Sherri Levitin 14:21
That is a great question. You know, because research shows 98% of the people and you know, we all love statistics today, right? You see all the sales influencers use these statistics. And of course, we all know you can make statistics say anything that you want them to say,
Andy Paul 14:40
Well, especially given in sales. Yeah, they’re pretty loose anyway.
Sherri Levitin 14:54
Yes. Here’s what I think. First of all, you need to look at where the proven and where the research comes from and if it doesn’t pass the good sense test, throw it out. So the way I look at proven is okay, I’m going to look at the source. And I’m going to say, okay, is this Harvard Business Review? Is this a neuroscientist I know of, but then I’m going to put it through the filter of the good common sense test and say, is that my experience? Is that the experience of others? And I think it’s a combination of both. And that’s where you get the combination of the proven and the authenticity. Does this feel right to me? And I think too many people believe whatever they see on social media or whatever research and just doesn’t pass that common sense test.
Andy Paul 15:37
I agree. Yeah, one of the problems in sales is we don’t have any good research about sales, basically. I mean, there’s Gallup has been doing research and collecting data for a long time, maybe the most authoritative source but most of what we see when we read the passes for science is really statistics, it’s not really science. And even the science that we have people don’t study, yet we tend to generalize and say, Okay, well, you know, somebody does a study saying, if you do this, this will influence people do something. But when you look at the study, it’s like, yeah, it worked. It was relatively small sample work 55% of the time. And that’s okay. If it works 35% of time, I think for people to your point, precisely as have to look at things and say, is this something that looks true for me? Right? I mean, if one person exactly if one person has done it, if these things have worked for you, Sherri that’s good for me. If I trust you, to your point, then yeah, doesn’t mean it’ll work the same way for me, but at least I can say okay, there’s some validity to it. And I sort of always cringe when I hear or read people sort of reverting to let’s cherry pick statistics from here on there. So I think a lesson just for people, is what resonates with you as true? And then, learn a little bit about the person, but then try it too.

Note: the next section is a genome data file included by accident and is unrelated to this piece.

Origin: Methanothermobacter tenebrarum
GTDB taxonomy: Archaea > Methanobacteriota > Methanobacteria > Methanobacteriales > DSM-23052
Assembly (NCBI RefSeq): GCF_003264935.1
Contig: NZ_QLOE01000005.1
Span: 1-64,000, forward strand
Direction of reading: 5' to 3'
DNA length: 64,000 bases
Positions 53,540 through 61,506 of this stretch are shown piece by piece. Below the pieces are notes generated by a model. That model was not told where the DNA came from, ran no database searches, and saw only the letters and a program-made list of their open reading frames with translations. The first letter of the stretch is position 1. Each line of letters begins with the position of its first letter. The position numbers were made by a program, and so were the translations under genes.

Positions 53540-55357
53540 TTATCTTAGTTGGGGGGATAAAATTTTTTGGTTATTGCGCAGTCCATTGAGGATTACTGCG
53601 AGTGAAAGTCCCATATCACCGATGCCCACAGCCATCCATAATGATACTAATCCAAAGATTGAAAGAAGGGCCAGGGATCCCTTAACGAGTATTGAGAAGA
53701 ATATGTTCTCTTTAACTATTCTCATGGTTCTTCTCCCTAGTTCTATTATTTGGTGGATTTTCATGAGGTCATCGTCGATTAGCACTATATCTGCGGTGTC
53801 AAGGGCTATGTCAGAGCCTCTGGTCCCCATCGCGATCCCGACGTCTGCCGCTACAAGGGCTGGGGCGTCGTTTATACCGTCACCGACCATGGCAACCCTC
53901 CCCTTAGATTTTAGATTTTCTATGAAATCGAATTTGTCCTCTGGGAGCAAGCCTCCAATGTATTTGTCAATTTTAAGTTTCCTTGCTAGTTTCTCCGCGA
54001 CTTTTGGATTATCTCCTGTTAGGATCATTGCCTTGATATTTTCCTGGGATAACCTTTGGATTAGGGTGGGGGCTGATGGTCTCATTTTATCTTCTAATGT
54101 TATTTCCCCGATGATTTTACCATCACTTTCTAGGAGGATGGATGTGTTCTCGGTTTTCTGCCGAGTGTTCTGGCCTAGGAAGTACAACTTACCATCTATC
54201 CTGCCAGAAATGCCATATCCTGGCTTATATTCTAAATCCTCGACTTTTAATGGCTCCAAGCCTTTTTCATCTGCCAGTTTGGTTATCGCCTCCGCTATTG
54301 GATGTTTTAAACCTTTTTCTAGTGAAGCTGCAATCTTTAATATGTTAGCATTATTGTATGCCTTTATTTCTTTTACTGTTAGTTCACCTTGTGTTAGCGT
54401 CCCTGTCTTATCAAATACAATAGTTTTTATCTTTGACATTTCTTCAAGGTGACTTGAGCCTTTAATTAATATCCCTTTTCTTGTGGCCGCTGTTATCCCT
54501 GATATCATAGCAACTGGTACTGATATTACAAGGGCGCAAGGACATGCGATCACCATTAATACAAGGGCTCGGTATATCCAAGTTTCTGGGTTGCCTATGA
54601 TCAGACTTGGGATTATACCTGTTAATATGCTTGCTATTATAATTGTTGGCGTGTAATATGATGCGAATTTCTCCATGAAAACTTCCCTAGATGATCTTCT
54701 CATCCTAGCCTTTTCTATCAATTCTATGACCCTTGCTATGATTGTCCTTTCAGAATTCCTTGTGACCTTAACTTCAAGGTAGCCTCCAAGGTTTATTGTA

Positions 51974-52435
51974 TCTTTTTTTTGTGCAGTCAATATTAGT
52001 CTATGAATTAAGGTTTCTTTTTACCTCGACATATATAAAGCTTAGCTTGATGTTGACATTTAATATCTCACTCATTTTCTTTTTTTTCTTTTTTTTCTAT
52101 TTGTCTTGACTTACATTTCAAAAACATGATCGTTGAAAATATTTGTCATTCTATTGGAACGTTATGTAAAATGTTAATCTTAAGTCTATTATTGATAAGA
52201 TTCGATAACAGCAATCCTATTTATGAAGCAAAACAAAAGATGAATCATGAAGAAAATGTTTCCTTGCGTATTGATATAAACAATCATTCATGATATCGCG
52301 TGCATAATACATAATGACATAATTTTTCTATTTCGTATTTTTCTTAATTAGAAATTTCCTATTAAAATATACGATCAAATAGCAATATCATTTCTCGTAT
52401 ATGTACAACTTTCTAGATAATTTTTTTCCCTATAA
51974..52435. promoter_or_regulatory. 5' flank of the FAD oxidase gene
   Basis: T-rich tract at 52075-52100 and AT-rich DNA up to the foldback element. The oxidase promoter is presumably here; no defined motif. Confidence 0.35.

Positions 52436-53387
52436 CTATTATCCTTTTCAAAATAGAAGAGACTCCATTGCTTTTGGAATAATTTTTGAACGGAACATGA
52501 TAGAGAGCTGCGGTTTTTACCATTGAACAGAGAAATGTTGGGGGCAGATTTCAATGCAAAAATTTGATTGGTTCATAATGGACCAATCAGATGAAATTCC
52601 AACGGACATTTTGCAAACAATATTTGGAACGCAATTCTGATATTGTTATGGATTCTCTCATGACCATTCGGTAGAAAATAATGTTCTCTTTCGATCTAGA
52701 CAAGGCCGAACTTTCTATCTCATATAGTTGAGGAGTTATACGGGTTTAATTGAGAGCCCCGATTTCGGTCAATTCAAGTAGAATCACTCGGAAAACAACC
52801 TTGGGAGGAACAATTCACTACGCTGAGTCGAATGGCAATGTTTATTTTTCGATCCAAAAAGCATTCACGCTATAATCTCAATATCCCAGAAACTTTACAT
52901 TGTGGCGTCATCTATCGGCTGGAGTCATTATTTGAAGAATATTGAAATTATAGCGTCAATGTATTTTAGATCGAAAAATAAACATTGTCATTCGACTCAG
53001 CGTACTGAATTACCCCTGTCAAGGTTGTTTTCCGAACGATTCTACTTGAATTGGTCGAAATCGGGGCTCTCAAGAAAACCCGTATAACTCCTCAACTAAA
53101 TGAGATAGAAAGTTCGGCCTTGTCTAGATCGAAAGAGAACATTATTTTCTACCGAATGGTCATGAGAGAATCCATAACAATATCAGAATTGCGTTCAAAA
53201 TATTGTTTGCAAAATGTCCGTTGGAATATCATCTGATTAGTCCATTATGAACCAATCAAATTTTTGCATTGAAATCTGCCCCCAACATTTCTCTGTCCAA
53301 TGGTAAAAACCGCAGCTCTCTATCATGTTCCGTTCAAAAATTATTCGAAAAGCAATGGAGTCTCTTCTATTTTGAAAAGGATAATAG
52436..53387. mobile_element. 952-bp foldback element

Sherri Levitin 17:16
And if you try it, I think what’s important, I was thinking about this just yesterday, try one thing at a time, that we’re working with a company, we’re consulting with them. And, you know, they just brought us in, they had a big trigger event, and when a CEO or a business owner or a VP of Sales, you know, when things aren’t going right, it’s Q4, you’re not hitting quota. That doesn’t mean you try four new things at once. No, because then you never know what thing made the business impact and got you the results. And I think people panic. They press the panic button, and they don’t introduce one thing into their sales process or into their marketing or whatever the case may be.
Andy Paul 17:57
I’ve had that conversation recently. A paper an MIT scientist put out about the late 80s, early 90s. It’s a simple formula for change. Right? Introduce one new factor. Yeah, try it, test it till you’re sure you’ve got it and introduce the second new factor.